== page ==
Monique Lammers is the Director of Nursing and Allied Health at the Ashburn Clinic in Dunedin. Established in 1882, Ashburn is New Zealand’s oldest psychiatric facility. It uses a therapeutic community model of treatment, and has 34 beds in its inpatient unit and 10 more in its self-care hostel.

Ashburn provides treatment for people with enduring mental health issues such as personality disorders, eating disorders, depression, anxiety and addictions. Altogether 35 full- and part-time nurses are employed.

Benefits of NESP to NGOs

Monique says there are many benefits when NGOS like Ashburn encourage their nurses to study under the NESP programme. 

“It’s always good to have people on staff with new and up-to-date education and practice. Often the   nurses who start the programme are newer, so it means we end up with a good mix of skills and experience across our older, middle-aged and younger nurses."

“One of the biggest advantages is being able to grow our own staff. It’s difficult to find qualified mental health nurses and the NESP programme is a way we can improve the skills of the nurses we already have. I also think the nurses who successfully negotiate work and study to complete the programme are admired and appreciated by other staff."


“Another thing is that they bring questions to the other nursing staff that have arisen from their study. These get us thinking because we have to articulate our practice and why we do what we do.”

She says there are a lot of benefits to service users as well, and not just because NESP nurses bring back with them the latest thinking around issues like trauma informed care, strengths-based models, pharmacology and de-escalation. 

“I think one of the greatest benefits to service users is that our NESP nurses are so much more confident and relaxed in their work. This makes them much less intimidating to the patient group. They’re calmer and that often makes things easier all around.”

Demands on employers

In most cases nurses at Ashburn studying under the NESP programme are employed as extras to the staffing roster. They may be employed full-time at the end of their training. Nurses who have started the NESP programme will have their hours reduced by a day each week to allow time for study so there aren’t too many significant demands on staffing. 

“The demand is mostly on the preceptor,” Monique says. 

“Our preceptors work really hard with our NESP people alongside working with a patient population who can sometimes be very challenging.”

Preceptors act like mentors. They make sure new graduate nurses are working within their scope of practice; helping them to learn and rise to challenges. They also make judgements about which nursing groups or areas of work at Ashburn the new graduates are ready to move to.

All registered nurses at Ashburn put themselves forward as preceptors but it’s always limited to a one-on-one arrangement. No preceptor has more than one student and each new graduate will have a single preceptor. The preceptor is separate to the supervisor which each NESP student must meet with at least 10 times per semester. Ashburn also arranges supervisors for its NESP students.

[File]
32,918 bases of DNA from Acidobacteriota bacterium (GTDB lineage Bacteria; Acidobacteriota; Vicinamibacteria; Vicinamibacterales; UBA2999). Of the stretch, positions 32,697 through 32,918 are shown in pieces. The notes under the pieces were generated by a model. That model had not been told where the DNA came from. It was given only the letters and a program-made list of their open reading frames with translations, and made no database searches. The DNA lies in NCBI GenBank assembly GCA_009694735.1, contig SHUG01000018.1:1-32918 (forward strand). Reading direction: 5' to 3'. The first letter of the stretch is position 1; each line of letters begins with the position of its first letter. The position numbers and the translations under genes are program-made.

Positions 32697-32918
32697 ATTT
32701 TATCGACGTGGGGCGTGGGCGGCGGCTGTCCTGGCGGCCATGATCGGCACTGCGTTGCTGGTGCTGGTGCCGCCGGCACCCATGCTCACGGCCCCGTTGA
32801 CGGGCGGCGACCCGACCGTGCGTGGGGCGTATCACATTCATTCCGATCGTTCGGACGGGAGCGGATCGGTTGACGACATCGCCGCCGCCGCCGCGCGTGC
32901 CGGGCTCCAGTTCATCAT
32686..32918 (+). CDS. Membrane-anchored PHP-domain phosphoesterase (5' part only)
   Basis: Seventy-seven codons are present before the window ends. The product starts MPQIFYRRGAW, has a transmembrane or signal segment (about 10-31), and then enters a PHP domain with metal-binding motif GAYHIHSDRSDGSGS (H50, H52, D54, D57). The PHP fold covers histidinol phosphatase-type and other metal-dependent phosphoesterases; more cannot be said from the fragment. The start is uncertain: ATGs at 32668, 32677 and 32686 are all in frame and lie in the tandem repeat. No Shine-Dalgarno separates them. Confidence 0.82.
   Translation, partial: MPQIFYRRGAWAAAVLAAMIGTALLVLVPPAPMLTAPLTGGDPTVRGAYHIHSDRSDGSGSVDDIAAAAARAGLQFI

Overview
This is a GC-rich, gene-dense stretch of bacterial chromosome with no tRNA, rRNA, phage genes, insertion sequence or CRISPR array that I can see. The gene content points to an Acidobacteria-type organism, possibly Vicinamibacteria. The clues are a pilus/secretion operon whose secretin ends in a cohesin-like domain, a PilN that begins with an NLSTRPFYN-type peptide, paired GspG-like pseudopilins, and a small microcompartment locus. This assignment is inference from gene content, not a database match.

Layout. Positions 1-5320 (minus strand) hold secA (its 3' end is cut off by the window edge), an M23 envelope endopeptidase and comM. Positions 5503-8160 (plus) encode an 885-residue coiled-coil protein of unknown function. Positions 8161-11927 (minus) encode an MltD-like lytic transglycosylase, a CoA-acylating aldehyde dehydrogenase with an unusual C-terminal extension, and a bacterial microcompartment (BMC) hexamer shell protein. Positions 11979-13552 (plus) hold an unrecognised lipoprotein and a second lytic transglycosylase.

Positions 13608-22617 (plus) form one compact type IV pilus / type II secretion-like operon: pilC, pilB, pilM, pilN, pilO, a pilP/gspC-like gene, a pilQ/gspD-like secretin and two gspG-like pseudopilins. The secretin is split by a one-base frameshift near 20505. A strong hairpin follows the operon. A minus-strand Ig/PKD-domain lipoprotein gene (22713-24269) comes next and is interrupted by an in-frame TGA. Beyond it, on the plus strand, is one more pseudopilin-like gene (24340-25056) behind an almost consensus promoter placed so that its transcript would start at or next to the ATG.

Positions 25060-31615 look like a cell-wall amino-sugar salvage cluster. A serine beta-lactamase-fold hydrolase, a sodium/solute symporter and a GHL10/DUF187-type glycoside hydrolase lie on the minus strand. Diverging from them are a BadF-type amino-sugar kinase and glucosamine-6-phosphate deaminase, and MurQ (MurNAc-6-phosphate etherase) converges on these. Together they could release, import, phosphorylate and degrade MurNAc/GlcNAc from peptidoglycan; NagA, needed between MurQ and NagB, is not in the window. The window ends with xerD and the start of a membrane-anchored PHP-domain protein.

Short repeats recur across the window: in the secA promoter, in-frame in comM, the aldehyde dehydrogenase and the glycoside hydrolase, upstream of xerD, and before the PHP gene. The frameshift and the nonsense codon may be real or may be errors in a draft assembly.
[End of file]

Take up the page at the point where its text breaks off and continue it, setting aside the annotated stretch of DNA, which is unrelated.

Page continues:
Choosing and supporting nurses

In choosing which nurses to encourage onto the NESP programme Ashburn looks for those they think are open to learning and who will be able to manage the study demands. Monique says most of the new graduate nurses doing the programme talk about the stress of work, life and study balance. 

But there’s also the challenge of stepping up in the work environment.

“When you’re working with people with personality difficulties you really must use yourself as a tool and there’s some hard work involved with that,” Monique says. 

“We need good boundaries and to set good limits, but we also need to have compassion and empathy. There needs to be a level of maturity to manage all this.

“We also think it’s really important we don’t put our beginner practitioners in positions or situations that are outside of their ability, both psychologically and physically in terms of nursing practice. We work in teams and our teams are very mindful about supporting them when they face difficulties.”

One new graduate nurse Ashburn has encouraged onto the NESP programme is Laura Smith. Read her profile here.

Monique says Laura’s practice has definitely been enhanced by doing NESP. 

“I’ve seen her understanding and self-assurance really growing throughout the year, and she’s talking about how things are starting to make sense as she applies her new learning to her practice. She’s become more articulate and a better critical thinker.

“Laura is naturally non-confrontational and has a friendly kindness about her that has a beneficial effect upon service users. They miss her when she’s not here. She is gracious with them but knows and maintains her boundaries. People respect her for that.”

Though these are personal traits Laura already possessed, Monique says they have been enhanced by doing the NESP programme, mainly because she is more confident about being herself.

“NESP has helped her see that it’s okay to be the nurse she is – that she has the knowledge and skills to use herself as the best possible tool when dealing with our service users. 

“Some effects of the learning have been subtle, but they’re there.”